When Henry first started eating a whole food plant-based diet, one of my first thoughts was “I don’t have the tenacity for that.” Henry is deeply passionate about so many things that this change makes sense for him, but I still doubt that I have the willpower to make such a radical change in my diet (even though I’ve been doing it 95% consistently for a few months now!). I’m the kind of person who hears the word “donut” and I know where I’m stopping on my way home this afternoon.

Deciding what to eat in a whole foods, plant-based lifestyle.

But what is this thing, willpower, that I believe I do not have? According to James Clear, willpower is a characteristic of behavior that is similar to flexing a muscle. The more we flex our willpower “muscle,” the better we become at using it. 

Great. But the last thing I want to do when I stumble, bleary-eyed, into the kitchen at 6am is flex my willpower muscle. That’s when the addictive power of sugar and fat are the most potent. While I believe that I am what I eat and I want to save the planet etc., that’s the moment when it becomes very easy to reach for a Pop Tart and call it a day.

Clear has a solution, and it’s a helpful framework for anyone making a big dietary change (such as switching over to a whole foods, plant-based lifestyle). Synthesizing the science of behavioral psychology, Clear tells us that the more healthy habits we have, especially at the beginning of the day, the more we are set up for success through the rest of the day. James Clear has two formulas for healthy habit building: Paring down choices and regular scheduling.

Let’s say I pare down my breakfast decisions to oatmeal with fixin’s, a smoothie, or toast with a nut butter du jour. Now my choice is streamlined and I don’t even have to use my willpower muscle. All of my options are the options I would choose if I had willpower. The process of paring down those options is creating a healthy habit. Now I don’t have to say “I guess I should eat the oatmeal instead of the pop tart, ugh, so healthy” I get to say “I think I’ll choose toast today, that sounds yummy.” This transforms a breakfast of denial (I really wanted that pop tart) into a breakfast of choice (I picked the breakfast I wanted today!).

As someone who really dislikes eating the same thing every day, I find this first option for healthy habit creation incredibly useful. I want to eat what I’m hungry for, which is rarely the same thing every day. If I create a menu, I can pick the breakfast I’m hungry for that day, without the temptation of the less ideal option (using willpower efficiently). Menus also make for streamlined grocery shopping.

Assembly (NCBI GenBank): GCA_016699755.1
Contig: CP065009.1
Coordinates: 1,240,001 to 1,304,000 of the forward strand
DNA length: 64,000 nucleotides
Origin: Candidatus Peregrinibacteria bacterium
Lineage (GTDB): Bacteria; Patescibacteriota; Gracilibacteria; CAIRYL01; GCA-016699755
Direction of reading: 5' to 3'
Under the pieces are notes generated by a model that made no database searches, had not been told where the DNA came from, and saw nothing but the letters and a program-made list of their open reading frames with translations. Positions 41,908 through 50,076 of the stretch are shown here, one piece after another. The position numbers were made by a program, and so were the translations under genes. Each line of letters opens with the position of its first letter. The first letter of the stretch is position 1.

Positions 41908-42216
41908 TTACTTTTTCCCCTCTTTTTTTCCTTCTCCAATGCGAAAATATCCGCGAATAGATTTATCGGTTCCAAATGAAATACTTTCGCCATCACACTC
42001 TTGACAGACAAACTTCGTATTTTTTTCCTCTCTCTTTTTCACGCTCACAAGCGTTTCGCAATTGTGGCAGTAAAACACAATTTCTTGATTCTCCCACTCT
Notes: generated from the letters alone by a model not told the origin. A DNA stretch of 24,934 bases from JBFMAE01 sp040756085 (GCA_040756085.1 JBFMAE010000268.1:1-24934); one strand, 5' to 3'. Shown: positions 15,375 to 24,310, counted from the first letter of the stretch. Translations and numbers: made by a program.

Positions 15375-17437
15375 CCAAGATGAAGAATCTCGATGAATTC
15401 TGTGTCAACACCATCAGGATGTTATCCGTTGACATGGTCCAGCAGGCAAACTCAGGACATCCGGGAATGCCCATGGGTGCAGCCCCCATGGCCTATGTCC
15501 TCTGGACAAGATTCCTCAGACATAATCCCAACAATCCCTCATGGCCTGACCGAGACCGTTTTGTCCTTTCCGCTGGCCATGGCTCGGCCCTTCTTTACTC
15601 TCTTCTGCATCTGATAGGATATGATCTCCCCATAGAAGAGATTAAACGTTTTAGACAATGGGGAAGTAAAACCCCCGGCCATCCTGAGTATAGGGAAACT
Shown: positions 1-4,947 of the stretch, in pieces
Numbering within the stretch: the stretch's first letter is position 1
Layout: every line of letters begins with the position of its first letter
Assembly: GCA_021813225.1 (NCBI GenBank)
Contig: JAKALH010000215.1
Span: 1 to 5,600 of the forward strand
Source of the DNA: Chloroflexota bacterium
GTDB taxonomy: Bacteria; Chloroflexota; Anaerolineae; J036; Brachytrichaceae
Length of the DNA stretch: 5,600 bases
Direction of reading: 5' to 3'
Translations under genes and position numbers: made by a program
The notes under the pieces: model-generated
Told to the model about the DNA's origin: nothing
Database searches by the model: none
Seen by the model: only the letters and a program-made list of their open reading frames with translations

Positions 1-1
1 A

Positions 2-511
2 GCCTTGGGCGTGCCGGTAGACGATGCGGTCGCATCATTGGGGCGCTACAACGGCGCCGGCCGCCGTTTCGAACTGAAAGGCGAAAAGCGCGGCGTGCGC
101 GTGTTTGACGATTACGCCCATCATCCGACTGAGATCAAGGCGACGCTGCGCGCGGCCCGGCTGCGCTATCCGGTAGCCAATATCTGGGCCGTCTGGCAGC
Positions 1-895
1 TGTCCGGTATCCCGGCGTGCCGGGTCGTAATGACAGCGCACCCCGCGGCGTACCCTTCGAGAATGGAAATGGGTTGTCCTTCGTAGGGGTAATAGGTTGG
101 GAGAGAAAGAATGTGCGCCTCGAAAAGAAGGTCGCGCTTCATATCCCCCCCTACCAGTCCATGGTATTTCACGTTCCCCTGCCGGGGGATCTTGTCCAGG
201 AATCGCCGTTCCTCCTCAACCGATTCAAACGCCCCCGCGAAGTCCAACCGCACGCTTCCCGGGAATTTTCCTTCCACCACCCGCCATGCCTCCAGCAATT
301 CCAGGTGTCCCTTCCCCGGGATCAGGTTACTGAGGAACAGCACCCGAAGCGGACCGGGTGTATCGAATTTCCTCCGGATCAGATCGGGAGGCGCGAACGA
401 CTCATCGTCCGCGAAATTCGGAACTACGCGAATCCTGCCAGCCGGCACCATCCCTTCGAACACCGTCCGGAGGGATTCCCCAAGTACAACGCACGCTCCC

Some intersecting ideas to this first formulation of healthy habits are other ways to streamline your mealtime decision-making. I find it’s helpful to keep my kitchen as clean as possible so that when inspiration strikes, there are as few barriers as possible to my diving into a vegan cooking extravaganza. Decluttering the kitchen makes it a food space, and more inspiring to cook in. I also find it helpful to cook ahead for some of my meals each week. Usually on the weekend I will make lunch in a jar for the rest of the week (a new post on that coming soon!), stir-fry jars, or a big pot of soup. 

Now what about regular scheduling? This is a very similar concept to the previous one, but still a little different. A lot of behavioral scientists and writers are starting to promote the idea of building habits instead of working toward goals. Regular scheduling is the mechanism of building habits.

Say I really wanted to lose weight. I know that exercise is an important part of that, so I decide I’ll train for a 5K. I stick to my plan, I run the race, I do an awesome job… But now what? I’ve set a goal for myself, I’ve accomplished the goal… I could set another one, like a 10K, but I’ll always reach a point where I’ve accomplished my goal. At that moment of accomplishment, I face a choice: Do I pick a new goal so that I keep working out, or do I say “eh, mission accomplished, I’m done,” and go back to my blissful couch potato life?

What James Clear (and behavioral scientists) are promoting is forming a habit instead. If I simply say that I will do some form of exercise every weekday afternoon at 5pm, it’s regularly scheduled. I know what I’ll be doing at 5pm every day of the week. If I stick to my schedule, I have built a foundational healthy habit that can carry me through to weight loss and beyond. I never reach a point where I’ve accomplished my goal, because my habits keep me going.

How is all of this useful to those of us who eat whole food, plant-based diets? Here’s a neat bulleted list, in the style of James Clear:

  • Use your willpower muscle! Choose the plant-based whole food option. Choose it again, and again. See your willpower flourish.
  • Make yourself a menu, especially for the meals when you’re tired. Don’t deny yourself the unhealthy option, give yourself a healthy choice.
  • Build habits, eschew goals. Set a realistic schedule. Stick to it. Watch the healthsome benefits roll in.

— Madison

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